Country risk in the UAE is low. The OECD country credit grade is 2. All three major private credit ratings agencies have classified the UAE as investment grade. This means that there is a negligible likelihood of the country being unable/unwilling to meet its external debt obligations. Having said that, sub-sovereign entities and individual debtors can and do default. Indeed, Dubai experienced severe financial stress in the wake of its 2008-2009 property crash; but it managed to stave off default thanks to support from Abu Dhabi. Abu Dhabi’s economic weight tends to give it a dominant role in federal affairs over the other emirates. Most laws are based on Islamic principles.
The UAE’s business climate is ranked 16th out of 190 economies on the World Bank’s latest ease of doing business scorecard. The UAE outperforms the rest of the Middle East in all areas of the World Bank’s doing business categories. The UAE also performs well on most indicators relative to advanced economies, but lags on resolving insolvencies and trading across borders.
The risk of expropriation is low. There have been no reported cases of expropriation in the recent past.
Political risk in the UAE is low to moderate, and includes risks related to escalation of regional geopolitical tensions that could hinder trade and investment.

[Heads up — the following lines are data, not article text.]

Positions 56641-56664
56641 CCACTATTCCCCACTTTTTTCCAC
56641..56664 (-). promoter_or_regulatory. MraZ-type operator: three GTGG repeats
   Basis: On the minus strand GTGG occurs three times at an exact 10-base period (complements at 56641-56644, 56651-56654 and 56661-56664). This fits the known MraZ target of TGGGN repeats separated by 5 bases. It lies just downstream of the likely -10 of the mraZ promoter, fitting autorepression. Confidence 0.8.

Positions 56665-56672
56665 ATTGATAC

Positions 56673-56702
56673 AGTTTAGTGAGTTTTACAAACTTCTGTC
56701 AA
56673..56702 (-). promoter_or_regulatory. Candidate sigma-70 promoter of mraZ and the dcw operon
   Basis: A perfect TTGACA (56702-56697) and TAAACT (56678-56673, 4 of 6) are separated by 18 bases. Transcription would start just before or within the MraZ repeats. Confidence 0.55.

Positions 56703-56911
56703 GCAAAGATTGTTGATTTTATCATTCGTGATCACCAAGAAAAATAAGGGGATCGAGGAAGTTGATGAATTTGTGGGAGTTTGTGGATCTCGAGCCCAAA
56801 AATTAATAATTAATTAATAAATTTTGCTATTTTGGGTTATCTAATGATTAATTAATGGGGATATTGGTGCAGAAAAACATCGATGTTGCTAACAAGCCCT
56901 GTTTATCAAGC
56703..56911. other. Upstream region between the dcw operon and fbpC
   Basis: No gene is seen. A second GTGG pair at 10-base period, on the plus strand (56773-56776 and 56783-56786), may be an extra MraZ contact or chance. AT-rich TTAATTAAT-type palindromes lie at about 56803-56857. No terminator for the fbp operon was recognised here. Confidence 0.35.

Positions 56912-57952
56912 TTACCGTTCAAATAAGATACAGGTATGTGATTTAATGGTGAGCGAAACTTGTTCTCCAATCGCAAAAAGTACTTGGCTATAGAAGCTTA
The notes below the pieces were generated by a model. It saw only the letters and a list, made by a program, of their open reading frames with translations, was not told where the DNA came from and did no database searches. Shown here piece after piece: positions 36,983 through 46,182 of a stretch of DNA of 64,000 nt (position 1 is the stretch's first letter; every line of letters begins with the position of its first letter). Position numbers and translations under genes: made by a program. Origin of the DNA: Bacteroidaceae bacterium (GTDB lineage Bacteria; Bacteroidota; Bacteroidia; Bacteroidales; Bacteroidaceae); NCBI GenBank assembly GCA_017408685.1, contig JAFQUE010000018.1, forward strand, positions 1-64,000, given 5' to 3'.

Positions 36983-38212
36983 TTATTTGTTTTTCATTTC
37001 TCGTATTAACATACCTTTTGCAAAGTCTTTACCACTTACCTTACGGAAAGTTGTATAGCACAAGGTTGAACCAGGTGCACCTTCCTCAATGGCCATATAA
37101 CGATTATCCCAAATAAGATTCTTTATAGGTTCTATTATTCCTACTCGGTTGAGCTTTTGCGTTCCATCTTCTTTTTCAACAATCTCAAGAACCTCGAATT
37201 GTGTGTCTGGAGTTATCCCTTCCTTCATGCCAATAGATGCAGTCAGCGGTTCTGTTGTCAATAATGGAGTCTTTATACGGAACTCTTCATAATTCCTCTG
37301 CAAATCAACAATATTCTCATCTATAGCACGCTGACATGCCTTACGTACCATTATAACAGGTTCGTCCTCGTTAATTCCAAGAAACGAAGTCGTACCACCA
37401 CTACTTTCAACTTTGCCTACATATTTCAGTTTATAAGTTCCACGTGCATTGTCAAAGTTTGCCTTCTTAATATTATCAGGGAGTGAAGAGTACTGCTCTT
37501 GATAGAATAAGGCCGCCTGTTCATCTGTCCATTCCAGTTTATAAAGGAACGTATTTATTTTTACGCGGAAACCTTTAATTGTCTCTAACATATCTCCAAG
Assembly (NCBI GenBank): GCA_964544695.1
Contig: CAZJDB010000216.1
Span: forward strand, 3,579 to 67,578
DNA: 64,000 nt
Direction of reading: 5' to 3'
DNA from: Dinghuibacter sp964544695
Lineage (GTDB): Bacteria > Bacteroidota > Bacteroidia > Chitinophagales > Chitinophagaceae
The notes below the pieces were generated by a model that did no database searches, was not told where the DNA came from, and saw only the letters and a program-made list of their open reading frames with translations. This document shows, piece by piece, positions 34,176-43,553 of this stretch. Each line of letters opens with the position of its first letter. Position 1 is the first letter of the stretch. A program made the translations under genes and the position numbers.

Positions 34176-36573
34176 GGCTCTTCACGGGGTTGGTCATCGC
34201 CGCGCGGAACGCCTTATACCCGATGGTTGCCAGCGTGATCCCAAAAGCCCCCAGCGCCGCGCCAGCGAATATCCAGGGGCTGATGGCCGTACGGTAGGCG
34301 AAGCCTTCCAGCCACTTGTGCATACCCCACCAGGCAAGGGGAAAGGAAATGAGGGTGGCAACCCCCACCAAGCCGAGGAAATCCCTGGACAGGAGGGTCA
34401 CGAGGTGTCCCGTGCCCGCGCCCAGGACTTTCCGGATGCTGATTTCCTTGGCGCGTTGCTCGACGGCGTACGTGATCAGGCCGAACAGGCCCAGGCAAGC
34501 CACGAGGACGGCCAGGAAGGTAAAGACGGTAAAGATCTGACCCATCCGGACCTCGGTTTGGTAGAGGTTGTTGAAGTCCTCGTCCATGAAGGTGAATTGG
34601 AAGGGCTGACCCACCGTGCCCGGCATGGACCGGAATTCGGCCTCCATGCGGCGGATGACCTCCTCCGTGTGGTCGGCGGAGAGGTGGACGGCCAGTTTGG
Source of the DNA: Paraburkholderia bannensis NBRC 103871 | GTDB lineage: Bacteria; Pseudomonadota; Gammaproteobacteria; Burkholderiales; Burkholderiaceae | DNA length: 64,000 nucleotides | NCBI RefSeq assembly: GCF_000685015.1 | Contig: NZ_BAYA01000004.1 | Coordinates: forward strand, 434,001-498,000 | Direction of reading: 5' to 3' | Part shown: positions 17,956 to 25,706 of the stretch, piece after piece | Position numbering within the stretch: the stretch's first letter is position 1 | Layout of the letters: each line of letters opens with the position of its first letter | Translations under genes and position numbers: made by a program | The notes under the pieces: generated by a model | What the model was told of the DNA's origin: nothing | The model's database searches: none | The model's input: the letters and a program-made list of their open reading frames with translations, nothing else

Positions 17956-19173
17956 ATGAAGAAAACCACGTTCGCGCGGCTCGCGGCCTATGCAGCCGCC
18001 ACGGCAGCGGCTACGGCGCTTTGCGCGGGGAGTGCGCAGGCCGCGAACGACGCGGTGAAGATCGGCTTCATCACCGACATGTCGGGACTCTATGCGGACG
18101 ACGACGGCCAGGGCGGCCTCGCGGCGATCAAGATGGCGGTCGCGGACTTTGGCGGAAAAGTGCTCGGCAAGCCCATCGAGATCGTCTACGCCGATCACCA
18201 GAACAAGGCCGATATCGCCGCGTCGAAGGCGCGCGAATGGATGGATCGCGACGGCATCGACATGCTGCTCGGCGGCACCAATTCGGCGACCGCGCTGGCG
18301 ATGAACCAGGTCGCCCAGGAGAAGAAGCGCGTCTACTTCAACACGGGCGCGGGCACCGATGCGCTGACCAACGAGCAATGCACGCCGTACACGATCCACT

The UAE scores highly on government effectiveness, rule of law, regulatory quality and control of corruption, implying strong governance and institutional frameworks on a stand alone basis and relative to other MENAP countries. However, as in many MENAP countries, the UAE scores in the lowest quartile for voice and accountability.
The UAE is Australia’s largest trading partner in the MENAP region and 20th largest overall in 2020. Australia’s major goods exports to the UAE in 2020 included alumina, meat and beef, vehicle parts and accessories and telecommunications equipment. Crude petroleum, refined petroleum and fertilisers were Australia’s biggest imports from the UAE in 2020. The UAE is a major hub for Australian businesses looking to expand into the Middle East due to its favourable transport, financial and communications infrastructure. Dubai serves as a major hub for Qantas by nature of its codeshare agreement with Dubai-based Emirates Airlines.
The COVID-19 pandemic and associated international travel restrictions has hurt services trade over the past couple of years. Student enrolments continued their downward trend from their peak in 2009 and tourist arrivals have slumped. Education remains a key sector offering strong export potential, given Australian universities such as the University of Wollongong, Murdoch University and Curtin University all having campuses in the UAE. However, strong competition from other universities, such as New York University, remains a key challenge Australian universities based in the UAE. The ongoing pandemic also points to another year of uncertainty for education and tourism exports in 2022.
UAE investment in Australia stood at $11.6 billion in 2020, slightly lower than 2019. UAE investors hold significant investments in Australia across infrastructure, utilities, real estate, tourism and hospitality. Australian investment in the UAE amounted to $6.3 billion in 2020, and has been on a rising trend. Sectors that offer the most trade and investment opportunities for Australian capabilities are education, agriculture, digital technology, health, defence, infrastructure and resources (in particular, oil and gas).